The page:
Rep. Michele Bachmann is restarting her limping presidential campaign today with a new book that accuses the president of running a "gangster government," and reveals her plan to build a coalition of singles, soccer moms, Hispanics, blacks and Asians to win in the GOP primaries.
Biographical books from presidential candidates typically come out early in a campaign, not seven weeks before the Iowa Caucuses. But Bachmann, who writes that she was late to the election, feels that it can help to begin her campaign anew in part by explaining what inspired her to run and what in her past gives her the confidence she'll win. She is on a book tour to promote her story.
"She is starting to tell her personal story. Most people don't know what makes her a tick and the foundations of her life," said a campaign official.
For example, she reveals the impact of her parent's divorce when she was in ninth grade. She had to work extra jobs to afford things she wanted because her mother could barely make ends meet.
"I took every baby sitting job I could get, because by ninth grade, I was growing conscious of my appearance. In those days, girls had to wear dresses to public school, and if I wanted pretty dresses, I had to buy them, because mom couldn't afford them for me; she couldn't afford lunch money," Bachmann writes. [Pictures in the book show that she has changed very little from when she was a teen.]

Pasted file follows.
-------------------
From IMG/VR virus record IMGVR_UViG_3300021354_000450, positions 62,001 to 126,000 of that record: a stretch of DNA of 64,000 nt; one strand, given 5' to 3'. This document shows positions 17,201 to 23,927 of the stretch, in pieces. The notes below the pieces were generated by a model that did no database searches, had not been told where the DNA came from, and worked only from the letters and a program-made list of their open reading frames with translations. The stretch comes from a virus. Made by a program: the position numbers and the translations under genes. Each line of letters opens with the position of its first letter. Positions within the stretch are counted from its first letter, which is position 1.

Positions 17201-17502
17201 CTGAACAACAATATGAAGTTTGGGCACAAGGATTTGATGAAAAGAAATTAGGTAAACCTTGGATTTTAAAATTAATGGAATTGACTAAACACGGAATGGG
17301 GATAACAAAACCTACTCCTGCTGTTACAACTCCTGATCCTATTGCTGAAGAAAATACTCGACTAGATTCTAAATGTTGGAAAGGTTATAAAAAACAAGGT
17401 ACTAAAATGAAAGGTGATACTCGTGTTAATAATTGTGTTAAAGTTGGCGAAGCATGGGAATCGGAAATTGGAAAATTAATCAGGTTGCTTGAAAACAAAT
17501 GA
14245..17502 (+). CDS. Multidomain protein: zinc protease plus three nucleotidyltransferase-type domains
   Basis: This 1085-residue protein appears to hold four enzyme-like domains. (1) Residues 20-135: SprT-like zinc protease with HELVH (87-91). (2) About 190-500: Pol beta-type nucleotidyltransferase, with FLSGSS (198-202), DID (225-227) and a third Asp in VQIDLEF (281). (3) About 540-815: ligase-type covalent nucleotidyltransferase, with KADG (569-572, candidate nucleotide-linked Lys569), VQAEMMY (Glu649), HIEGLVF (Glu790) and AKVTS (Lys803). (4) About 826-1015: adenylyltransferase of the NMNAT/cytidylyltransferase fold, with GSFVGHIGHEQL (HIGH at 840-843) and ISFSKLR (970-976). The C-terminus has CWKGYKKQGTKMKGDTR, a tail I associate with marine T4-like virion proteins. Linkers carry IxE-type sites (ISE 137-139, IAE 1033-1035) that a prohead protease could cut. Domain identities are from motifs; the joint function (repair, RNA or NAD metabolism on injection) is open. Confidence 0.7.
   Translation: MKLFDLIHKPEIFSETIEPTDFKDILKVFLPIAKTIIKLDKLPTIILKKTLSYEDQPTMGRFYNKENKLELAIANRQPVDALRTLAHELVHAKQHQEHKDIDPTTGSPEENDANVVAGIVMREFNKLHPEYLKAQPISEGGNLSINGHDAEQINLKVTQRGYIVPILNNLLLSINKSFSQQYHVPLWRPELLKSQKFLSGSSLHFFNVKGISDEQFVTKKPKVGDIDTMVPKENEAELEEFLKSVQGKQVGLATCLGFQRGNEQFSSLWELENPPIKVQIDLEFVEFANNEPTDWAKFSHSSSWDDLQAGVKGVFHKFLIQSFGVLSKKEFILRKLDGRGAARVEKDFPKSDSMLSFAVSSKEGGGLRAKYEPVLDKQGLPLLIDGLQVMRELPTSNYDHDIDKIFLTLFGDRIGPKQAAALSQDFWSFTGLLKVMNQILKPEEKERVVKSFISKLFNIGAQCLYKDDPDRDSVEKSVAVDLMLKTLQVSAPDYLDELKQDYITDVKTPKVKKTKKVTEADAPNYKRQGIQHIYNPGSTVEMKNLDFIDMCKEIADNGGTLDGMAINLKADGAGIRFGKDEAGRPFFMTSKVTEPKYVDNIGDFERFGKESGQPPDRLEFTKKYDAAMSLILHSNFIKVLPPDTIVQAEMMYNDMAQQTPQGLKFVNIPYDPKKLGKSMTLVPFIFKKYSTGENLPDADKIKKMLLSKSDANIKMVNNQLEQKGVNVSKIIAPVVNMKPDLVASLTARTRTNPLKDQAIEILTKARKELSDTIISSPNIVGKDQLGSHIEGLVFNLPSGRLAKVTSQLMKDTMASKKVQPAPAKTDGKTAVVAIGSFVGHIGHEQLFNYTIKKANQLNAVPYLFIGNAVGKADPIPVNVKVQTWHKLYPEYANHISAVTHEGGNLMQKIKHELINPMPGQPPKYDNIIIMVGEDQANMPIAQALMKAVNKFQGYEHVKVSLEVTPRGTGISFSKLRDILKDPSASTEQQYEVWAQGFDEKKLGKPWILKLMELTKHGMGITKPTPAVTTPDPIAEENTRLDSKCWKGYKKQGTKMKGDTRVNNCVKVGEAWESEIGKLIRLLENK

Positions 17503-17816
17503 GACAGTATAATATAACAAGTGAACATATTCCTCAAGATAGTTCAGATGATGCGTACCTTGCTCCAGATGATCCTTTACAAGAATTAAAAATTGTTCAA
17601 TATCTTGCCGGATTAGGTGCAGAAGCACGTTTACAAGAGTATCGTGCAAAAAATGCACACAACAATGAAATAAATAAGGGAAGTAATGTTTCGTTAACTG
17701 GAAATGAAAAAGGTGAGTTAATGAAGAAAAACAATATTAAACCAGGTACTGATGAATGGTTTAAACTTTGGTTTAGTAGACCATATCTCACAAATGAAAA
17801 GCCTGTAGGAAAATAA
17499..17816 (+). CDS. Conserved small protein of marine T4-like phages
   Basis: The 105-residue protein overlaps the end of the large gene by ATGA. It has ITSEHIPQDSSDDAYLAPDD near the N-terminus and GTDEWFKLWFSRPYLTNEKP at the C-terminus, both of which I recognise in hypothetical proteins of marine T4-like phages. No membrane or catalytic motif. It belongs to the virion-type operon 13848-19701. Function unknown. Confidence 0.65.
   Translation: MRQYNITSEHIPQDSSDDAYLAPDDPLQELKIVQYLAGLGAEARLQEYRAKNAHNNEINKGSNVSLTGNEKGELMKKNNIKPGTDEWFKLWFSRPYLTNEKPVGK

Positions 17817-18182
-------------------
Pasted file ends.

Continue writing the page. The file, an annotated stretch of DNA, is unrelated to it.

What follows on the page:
She also wrote about how former President Jimmy Carter, who she voted for, let her down.
"It was in the perilous fires of the Carter administration that my ideology was forged," she wrote. "In the seventies, Carter taught me what I was against, and then in the eighties, Reagan taught me what I was for."
Bachmann also explained why she went to work for the IRS. With a goal of changing the tax code, she wrote, "I chose to learn how to change the system from the inside out." She also revealed that she isn't against taxes. "I believe that everyone should pay at least some tax, at least a symbolic amount. In so doing, we are all reminded that if we are going to preserve our republic—a word coming from the Latin res publica, or public thing—we all must be good citizens."
But her book is also a statement on why she is running, and on that she blames the "gangster government" of Obama, who she accuses of ignoring public opinion and the Constitution to shower friends like auto workers with money and favors.
She wrote of the bailouts: "Liberals raided the Treasury and spent money in early 2009, and the rest of us paid for it. They were almost giddy as they pushed money out the door by the bushel basketful. It was as though they didn't care where the money went: 'Just spend more!' was the motto. This was more than foolish; it was darn near criminal."
She wraps up the book with her decision to run and her four key issues:
"First, I am a national security conservative," she writes, explaining that the nation should stick to its friends and defeat enemies, like Iran.
Second, she describes herself as "economic conservative," which she said includes cutting the debt and spending to free the nation from economic burdens.
"Third, I am a social conservative—and I mean it," she wrote, highlighting her work to stop abortion and boost ethics and values. [Read: Bachmann's Thanksgiving: Cheap Bird and 'Turkey Bingo']
And finally, she noted that she is a Tea Party leader.
"I once said that the Tea Party represents 90 percent of Americans. I now realize that I misspoke," she admitted. "I should have said 100 percent, because I believe that nearly all Americans retain faith in the ordered liberty that the Constitution offers."
Winning won't be easy, but she said that she is trying to build a coalition of women, blacks and Latinos to push her to early primary and caucus victories. "I will call it the Liberty Express," she wrote.